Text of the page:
FMCG giants turn off costly TV in favour of glossies

A raft of major FMCG brand owners are shifting part of their media spend from TV into magazines, in search of better targeting opportunities and to fight airtime inflation.

A raft of major FMCG brand owners are shifting part of their media

spend from TV into magazines, in search of better targeting

opportunities and to fight airtime inflation.



Kellogg, Unilever, Kraft Jacob Suchard (KJS) and Cadbury are among the

big spenders beefing up their ad presence in women’s, men’s and youth

magazines. Many have opted to use titles which have enjoyed big

circulation rises, such as Sugar, FHM and Hello!



Observers believe the move has been triggered not only by a desire among

advertisers to target more specific audiences, but also because of a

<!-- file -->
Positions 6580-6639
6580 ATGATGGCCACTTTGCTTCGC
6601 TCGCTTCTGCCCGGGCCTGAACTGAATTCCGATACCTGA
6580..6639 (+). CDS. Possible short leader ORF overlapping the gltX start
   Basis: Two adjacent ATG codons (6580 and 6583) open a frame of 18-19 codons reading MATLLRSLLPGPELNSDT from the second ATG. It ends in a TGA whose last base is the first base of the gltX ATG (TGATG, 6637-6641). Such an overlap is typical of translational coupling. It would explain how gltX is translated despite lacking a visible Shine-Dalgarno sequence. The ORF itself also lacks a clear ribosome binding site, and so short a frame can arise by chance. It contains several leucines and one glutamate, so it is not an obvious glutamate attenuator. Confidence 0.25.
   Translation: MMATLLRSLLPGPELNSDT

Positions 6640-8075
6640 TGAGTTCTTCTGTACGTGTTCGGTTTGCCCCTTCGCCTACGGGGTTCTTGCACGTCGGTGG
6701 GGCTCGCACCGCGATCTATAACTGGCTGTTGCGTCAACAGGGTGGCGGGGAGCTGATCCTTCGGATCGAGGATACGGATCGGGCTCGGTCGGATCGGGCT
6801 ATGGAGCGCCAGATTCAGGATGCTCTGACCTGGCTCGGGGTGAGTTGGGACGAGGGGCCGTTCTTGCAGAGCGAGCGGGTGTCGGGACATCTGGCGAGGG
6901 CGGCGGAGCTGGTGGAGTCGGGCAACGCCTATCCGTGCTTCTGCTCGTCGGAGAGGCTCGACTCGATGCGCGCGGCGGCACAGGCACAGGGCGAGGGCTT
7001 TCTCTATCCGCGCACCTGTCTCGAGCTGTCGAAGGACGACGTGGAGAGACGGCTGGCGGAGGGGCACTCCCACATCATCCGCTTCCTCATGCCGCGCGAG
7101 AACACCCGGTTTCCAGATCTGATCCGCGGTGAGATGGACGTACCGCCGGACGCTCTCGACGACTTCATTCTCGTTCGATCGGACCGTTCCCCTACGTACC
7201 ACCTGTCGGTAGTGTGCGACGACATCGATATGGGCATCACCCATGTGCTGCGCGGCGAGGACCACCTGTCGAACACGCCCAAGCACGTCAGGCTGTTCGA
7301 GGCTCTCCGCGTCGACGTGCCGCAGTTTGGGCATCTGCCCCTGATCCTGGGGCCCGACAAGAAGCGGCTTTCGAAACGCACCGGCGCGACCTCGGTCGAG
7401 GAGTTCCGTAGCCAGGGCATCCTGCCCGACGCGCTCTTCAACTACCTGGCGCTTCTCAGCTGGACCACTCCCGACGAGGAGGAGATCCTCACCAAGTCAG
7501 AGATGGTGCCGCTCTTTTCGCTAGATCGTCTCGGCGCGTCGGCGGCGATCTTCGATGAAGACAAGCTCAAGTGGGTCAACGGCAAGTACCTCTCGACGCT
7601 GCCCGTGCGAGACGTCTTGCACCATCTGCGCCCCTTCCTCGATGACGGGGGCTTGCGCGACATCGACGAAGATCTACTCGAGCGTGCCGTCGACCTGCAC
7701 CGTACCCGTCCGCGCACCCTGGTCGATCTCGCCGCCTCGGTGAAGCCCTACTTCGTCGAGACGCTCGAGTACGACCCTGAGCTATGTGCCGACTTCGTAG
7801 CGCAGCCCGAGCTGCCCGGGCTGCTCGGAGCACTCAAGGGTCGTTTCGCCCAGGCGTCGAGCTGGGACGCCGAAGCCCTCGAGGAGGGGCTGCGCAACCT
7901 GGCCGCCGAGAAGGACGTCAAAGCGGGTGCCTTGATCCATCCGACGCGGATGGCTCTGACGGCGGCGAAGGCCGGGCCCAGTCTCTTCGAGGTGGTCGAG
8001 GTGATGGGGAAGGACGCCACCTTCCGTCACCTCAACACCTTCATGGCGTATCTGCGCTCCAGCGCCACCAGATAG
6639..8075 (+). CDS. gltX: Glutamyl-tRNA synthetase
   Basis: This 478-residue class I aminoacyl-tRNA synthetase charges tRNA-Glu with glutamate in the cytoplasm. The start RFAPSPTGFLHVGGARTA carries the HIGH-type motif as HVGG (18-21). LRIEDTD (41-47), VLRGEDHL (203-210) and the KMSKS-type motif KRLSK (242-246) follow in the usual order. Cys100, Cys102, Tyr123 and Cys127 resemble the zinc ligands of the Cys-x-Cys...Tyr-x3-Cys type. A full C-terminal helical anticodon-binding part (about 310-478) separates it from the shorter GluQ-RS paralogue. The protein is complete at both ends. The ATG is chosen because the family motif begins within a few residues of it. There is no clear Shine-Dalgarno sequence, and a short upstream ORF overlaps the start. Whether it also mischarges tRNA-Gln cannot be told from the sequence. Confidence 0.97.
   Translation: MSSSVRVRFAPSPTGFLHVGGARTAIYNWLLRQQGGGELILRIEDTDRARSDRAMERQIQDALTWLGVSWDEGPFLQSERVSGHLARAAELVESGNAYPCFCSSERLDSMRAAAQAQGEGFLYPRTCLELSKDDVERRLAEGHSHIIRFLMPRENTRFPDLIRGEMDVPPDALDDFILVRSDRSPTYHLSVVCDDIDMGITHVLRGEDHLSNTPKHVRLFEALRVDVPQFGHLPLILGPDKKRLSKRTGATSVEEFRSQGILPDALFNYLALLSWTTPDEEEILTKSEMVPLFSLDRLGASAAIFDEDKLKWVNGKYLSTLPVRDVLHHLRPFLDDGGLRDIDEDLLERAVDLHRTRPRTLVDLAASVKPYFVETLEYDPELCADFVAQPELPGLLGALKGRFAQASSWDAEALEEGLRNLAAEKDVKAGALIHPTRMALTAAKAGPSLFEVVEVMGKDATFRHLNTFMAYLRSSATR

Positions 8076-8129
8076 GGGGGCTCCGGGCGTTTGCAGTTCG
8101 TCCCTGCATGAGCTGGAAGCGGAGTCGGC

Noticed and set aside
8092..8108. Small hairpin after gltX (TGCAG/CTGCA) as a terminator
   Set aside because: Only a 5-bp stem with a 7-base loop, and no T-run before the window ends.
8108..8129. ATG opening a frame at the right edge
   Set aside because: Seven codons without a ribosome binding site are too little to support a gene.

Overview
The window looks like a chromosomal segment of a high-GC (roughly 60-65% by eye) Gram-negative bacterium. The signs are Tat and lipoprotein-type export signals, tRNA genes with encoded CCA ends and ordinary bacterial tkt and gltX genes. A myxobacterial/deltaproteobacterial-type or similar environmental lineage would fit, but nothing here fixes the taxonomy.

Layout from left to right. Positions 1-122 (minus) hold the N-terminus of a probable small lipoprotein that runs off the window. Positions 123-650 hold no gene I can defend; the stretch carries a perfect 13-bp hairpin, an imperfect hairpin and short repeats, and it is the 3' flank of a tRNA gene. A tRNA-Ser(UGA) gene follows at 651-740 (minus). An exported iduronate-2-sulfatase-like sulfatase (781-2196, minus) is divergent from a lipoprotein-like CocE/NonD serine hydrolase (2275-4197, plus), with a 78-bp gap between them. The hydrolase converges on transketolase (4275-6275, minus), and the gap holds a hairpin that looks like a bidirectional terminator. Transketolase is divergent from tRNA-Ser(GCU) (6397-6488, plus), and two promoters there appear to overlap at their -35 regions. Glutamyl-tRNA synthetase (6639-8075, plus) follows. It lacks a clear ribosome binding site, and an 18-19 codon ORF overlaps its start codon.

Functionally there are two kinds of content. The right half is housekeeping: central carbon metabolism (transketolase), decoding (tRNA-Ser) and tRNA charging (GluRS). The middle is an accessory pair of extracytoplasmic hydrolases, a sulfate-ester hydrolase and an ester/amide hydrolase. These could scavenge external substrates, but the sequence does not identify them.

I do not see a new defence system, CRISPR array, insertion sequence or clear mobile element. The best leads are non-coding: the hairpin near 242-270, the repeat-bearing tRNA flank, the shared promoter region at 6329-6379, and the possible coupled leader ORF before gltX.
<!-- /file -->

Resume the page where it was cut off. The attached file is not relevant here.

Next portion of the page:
growing impatience with spiralling airtime costs and the negotiating

tactics used by a number of TV contractors.



Barry Spencer, media communications manager at KJS, confirmed he had

increased expenditure in women’s titles and said it was part of an

ongoing trend.



KJS traditionally spends around pounds 19m a year on TV. Spencer

estimated he has so far moved between 10% and 15% of his cash from TV to

women’s magazines.



Cadbury is spending pounds 400,000 on its current Milk Tray campaign,

which runs until April. Last year, the brand did not use press at

all.



Kellogg and Procter & Gamble have both signed deals to use Emap’s Elle,

which was not included in their schedules last year.



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